3D printing offers some phenomenal opportunities to advance medical care, and not just for humans. At Auburn University College of Veterinary Medicine, doctors are using a MakerBot 3D printer to make delicate doggie surgery possible.
The 3D-printed bones on the left in the image above are an exact replica of the injured vertebrae that made walking difficult for Sophi, a seven-year-old Yorkshire terrier. The bones had slipped, pinching Sophi's spinal cord, but screwing metal plates to the 1.4kg pup's tiny spine without hitting delicate nerves would be too difficult without a practice run. So Drs Don Sorjonen and Adrien-Maxence Hespel printed a precise model of Sophi's vertebrae that helped them plan exactly how to mend her injury.
Traditionally, doctors can only select the hardware and figure out how to attach it once surgery is under way, a process Dr Sorjonen says can take about 45 minutes. More importantly, the practice model gave the doctors the confidence to know what to expect from the procedure. "I don't think we could have done this without the 3D model, honestly," Dr Sorjonen said.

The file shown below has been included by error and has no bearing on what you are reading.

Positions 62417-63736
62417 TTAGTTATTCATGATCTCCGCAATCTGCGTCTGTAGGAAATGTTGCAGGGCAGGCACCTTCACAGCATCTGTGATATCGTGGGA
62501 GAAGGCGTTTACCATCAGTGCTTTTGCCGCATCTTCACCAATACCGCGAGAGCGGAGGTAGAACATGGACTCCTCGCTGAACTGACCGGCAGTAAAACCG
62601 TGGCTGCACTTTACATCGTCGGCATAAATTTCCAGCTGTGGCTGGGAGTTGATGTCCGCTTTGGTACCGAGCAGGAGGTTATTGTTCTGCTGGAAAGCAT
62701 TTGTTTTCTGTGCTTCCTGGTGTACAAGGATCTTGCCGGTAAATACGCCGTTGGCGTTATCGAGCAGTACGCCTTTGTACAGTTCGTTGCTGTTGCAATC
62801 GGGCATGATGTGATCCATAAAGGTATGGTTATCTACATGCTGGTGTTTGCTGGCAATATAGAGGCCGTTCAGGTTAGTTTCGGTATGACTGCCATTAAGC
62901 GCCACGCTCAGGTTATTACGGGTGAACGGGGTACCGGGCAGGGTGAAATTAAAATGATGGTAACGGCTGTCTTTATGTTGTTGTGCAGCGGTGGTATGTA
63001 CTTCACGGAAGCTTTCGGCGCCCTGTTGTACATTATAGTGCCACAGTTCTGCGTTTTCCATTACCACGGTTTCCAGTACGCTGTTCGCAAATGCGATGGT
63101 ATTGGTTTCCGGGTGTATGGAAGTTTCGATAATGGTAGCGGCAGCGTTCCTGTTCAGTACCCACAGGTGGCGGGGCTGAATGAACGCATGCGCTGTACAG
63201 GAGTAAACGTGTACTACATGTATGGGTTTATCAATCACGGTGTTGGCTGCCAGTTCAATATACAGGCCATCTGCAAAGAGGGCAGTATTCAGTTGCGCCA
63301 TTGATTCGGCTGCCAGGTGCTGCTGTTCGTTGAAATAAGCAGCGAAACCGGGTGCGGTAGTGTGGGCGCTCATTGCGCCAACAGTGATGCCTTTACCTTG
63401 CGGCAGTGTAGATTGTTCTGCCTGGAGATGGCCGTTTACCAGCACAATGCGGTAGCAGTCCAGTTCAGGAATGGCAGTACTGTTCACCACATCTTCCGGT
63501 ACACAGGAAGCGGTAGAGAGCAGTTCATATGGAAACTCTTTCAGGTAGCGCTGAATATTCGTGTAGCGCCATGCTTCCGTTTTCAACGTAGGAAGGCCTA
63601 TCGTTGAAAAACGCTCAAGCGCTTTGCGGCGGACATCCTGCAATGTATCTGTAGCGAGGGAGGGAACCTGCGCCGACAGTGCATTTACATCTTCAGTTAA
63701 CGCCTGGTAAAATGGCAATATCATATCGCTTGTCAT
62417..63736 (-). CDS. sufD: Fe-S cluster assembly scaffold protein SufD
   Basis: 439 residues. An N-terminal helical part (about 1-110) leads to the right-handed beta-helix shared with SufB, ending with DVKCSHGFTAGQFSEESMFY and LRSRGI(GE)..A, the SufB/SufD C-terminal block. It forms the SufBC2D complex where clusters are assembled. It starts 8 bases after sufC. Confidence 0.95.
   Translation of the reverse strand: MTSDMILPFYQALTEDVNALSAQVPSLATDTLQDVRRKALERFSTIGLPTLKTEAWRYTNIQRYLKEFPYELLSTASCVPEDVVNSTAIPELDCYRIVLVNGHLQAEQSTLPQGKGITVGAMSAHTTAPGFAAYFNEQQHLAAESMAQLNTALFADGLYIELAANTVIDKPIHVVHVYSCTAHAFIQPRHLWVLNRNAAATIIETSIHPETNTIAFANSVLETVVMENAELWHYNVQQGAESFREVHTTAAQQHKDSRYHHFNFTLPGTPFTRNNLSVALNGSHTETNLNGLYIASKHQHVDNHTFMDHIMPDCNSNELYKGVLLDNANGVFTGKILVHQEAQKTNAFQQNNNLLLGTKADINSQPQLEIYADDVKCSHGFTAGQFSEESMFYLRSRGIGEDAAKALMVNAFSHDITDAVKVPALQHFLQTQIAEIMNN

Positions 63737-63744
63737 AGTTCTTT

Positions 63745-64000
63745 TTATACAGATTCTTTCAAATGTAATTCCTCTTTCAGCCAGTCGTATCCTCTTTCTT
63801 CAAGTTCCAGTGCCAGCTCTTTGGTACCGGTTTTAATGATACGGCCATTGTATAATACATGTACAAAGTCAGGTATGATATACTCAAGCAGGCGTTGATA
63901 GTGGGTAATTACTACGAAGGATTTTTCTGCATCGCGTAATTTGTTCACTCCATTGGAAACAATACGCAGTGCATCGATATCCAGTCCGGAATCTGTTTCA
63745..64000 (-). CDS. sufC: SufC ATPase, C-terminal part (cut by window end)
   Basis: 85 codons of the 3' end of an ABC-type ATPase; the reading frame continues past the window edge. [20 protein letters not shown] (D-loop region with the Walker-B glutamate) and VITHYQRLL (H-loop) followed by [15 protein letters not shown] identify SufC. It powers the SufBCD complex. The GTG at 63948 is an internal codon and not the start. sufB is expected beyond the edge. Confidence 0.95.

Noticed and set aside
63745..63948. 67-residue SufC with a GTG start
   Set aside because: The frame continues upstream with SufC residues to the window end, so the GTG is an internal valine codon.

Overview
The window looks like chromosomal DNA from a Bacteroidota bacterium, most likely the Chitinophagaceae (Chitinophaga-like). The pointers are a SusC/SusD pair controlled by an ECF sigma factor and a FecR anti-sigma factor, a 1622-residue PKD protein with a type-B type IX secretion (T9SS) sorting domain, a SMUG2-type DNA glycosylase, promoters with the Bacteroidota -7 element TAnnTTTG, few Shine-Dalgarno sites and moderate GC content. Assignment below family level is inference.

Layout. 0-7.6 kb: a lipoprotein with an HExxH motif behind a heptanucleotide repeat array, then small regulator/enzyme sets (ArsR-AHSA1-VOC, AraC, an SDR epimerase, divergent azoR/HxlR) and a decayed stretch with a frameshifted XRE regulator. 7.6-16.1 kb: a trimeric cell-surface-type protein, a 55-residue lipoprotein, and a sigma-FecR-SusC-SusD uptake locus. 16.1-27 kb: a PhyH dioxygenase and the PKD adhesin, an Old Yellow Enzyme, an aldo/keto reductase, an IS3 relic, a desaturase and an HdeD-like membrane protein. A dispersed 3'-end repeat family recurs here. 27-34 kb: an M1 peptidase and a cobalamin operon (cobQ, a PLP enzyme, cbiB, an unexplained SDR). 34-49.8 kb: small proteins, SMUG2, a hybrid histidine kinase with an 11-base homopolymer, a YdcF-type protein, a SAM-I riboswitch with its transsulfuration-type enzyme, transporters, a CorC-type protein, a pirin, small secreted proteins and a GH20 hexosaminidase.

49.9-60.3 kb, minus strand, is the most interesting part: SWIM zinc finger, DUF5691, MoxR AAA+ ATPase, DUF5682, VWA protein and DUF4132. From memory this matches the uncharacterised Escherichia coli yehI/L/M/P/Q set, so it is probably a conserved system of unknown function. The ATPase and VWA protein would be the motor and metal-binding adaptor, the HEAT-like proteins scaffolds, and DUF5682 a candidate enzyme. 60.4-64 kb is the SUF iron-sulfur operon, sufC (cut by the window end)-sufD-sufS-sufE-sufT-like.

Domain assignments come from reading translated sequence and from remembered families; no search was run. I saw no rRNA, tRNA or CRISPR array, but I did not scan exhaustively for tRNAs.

It's just the latest in an exciting and ever-expanding field of 3D printed medical solutions. Last month, surgeons in the UK made facial bones for a badly injured cyclist, printing titanium implants and guides and practicing the delicate procedure with virtual modelling. Earlier this year, doctors in Japan used a 3D-printed model to determine how to fit an adult's donated liver into a small child recipient. And at the University of Florida, models printed from MRI and CT scans give neurosurgeons a realistic way to practice delicate brain surgery.
Sometimes 3D printing can seem like a plaything, a trinket generator. But in the medical world, it's making previously unimaginable procedures possible — for people and pooches alike. [MakerBot via MedicalXpress]